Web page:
Melanoma is the most dangerous type of skin cancer. The key to having possible treatment options is finding it early. That’s because melanoma can spread quickly, into other vital organs. This has to do with the way how melanoma starts.
How does melanoma start?
Technically speaking, melanoma is a cancer that begins in the melanocytes. Melanocytes are the cells in your body that produce melanin; these protect the deeper layers of the skin from UV radiation of the sun. From there, cancer that is formed can spread throughout the body. This makes melanoma very dangerous.
Where does melanoma appear after?
The above is how melanoma starts. So where does it start? Well, that depends. Melanoma can appear anywhere on the body and therefore can be seen in a wide range of places.
As the UV exposure from the sun is one of the biggest causes of skin cancer, places on the body that are exposed to sunlight are naturally at risk. Think about the face, neck, arms, legs, and hands. But UV exposure is not the only cause.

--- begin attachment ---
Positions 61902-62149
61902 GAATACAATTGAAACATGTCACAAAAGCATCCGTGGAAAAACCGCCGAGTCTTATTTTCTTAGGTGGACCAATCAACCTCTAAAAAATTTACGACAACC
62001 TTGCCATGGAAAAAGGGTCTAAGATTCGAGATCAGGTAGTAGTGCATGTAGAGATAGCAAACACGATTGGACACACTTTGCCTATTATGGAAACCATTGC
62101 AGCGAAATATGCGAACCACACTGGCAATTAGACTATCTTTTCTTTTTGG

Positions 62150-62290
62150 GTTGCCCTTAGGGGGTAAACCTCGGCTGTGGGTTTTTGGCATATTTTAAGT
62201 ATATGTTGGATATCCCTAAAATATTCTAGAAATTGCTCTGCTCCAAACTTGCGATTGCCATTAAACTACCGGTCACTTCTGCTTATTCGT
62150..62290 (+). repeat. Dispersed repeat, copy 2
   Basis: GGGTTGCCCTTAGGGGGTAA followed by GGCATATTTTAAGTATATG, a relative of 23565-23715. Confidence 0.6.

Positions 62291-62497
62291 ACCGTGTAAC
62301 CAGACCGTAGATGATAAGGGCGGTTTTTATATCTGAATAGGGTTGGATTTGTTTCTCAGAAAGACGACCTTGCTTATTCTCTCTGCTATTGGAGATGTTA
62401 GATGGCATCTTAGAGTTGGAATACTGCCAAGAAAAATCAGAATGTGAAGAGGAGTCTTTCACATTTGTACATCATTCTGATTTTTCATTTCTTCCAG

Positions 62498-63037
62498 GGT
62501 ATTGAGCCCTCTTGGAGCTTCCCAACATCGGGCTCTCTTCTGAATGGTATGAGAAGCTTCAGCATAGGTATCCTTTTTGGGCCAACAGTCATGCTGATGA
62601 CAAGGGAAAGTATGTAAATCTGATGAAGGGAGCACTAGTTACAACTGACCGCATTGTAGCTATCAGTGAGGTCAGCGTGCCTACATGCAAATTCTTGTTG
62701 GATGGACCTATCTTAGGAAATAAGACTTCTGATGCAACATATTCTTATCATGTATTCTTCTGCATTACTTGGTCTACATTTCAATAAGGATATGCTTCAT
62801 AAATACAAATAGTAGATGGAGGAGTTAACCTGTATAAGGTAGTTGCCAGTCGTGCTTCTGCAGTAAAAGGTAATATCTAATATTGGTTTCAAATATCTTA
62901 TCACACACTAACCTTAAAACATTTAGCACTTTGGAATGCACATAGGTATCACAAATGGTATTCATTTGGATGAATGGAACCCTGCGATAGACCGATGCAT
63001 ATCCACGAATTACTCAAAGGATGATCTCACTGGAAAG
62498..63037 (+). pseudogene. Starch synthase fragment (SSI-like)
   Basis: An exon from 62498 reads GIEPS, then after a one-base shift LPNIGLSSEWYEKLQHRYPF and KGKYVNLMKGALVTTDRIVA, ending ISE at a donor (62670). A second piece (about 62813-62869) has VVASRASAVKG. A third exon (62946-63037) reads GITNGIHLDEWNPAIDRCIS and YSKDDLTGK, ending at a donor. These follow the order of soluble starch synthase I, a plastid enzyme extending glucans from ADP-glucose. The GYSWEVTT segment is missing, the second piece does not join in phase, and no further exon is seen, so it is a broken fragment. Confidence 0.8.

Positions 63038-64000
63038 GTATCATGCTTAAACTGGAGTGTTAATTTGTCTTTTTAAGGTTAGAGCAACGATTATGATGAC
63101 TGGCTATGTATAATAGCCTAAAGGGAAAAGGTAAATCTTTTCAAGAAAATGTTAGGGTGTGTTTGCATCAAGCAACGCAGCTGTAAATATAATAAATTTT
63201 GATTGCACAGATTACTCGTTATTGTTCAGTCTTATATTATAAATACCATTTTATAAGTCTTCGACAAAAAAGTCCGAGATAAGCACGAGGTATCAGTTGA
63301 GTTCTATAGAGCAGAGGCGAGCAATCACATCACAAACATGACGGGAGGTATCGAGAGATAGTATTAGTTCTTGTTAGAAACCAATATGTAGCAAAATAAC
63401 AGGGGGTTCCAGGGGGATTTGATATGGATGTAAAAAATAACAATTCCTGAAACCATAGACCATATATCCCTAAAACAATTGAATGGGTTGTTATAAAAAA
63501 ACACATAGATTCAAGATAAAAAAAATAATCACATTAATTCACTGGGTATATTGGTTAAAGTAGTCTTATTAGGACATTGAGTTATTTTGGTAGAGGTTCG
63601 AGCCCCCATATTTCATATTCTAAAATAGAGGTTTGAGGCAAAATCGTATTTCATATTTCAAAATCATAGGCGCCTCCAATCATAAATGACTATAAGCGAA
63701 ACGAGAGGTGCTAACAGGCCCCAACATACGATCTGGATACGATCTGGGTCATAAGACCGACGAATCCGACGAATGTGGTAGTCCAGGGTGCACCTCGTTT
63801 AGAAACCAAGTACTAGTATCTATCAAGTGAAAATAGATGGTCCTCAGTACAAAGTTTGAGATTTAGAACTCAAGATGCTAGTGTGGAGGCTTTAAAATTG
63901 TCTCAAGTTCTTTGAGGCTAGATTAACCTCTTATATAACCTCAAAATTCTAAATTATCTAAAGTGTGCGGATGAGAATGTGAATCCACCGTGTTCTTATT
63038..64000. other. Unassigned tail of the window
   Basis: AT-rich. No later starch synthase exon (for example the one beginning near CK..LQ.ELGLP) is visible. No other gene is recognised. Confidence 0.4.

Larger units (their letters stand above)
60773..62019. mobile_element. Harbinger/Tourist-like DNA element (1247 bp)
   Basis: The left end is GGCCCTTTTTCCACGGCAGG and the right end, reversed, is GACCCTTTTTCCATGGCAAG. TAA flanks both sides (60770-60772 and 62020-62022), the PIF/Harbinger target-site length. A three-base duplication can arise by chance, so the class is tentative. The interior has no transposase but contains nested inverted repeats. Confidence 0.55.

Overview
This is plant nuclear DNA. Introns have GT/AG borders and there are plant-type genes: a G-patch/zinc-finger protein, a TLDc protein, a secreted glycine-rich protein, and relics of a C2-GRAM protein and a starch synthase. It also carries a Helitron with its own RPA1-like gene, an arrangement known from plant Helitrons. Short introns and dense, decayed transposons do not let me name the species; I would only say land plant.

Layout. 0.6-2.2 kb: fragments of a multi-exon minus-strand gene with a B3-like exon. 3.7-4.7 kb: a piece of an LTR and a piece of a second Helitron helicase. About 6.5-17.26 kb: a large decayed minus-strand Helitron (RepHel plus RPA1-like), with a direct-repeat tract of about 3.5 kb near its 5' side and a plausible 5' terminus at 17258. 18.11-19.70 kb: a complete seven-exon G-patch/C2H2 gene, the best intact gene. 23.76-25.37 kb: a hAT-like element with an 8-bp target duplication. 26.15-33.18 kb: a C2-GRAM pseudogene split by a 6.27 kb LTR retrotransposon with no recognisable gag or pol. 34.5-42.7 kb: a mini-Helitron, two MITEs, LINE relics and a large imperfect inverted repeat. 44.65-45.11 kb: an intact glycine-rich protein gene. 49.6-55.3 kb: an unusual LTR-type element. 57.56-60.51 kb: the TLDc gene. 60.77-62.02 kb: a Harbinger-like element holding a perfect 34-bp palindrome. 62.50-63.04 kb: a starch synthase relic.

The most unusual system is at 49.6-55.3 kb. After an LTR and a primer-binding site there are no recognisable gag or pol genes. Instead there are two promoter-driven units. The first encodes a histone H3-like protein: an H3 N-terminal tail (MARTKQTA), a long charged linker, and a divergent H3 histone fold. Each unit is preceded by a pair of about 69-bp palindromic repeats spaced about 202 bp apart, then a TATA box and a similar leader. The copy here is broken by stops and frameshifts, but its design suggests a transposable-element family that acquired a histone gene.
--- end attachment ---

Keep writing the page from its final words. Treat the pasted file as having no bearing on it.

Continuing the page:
If melanoma starts in the melanocytes can also be traced back to genetics, environmental factors and more. That’s why it can appear everywhere on the body – also at places where you would not expect it like in the mouth, on the palm of your hands or under your fingernails.
So when it comes to melanoma, it can start everywhere on the body. Make sure to know the early signs to look out for. There is the ABCDE method to self check your body.
Check your moles or spots for:
|· A – Asymmetrical Shape
Melanoma lesions are often irregular, or asymmetrical, in shape. Benign moles are usually symmetrical.
|· B – Border
Non-cancerous moles usually have smooth, even borders. Melanoma lesions will often have fuzzy, irregular borders.
|· C – Color
The presence of more than one color (blue, black, brown, tan, etc.) or the uneven distribution of color can sometimes be a warning sign of melanoma. Benign moles are usually a single shade of brown or tan.
|· D – Diameter
Melanoma lesions are often greater than 6 mm in diameter (approximately the size of a pencil eraser) while normal moles will usually be 6 mm or smaller.
|· E – Evolution
The evolution of a mole or growth is one of the most important factors to consider when it comes to diagnosing melanoma. That’s why it’s essential for individuals to take note of what is normal for their bodies. Melanoma lesions will often have gone through recent changes in color and/or size while non-cancerous moles will usually stay the same over time.
If you see such melanoma symptoms, make sure to self-check and visit your doctor when you feel uncomfortable.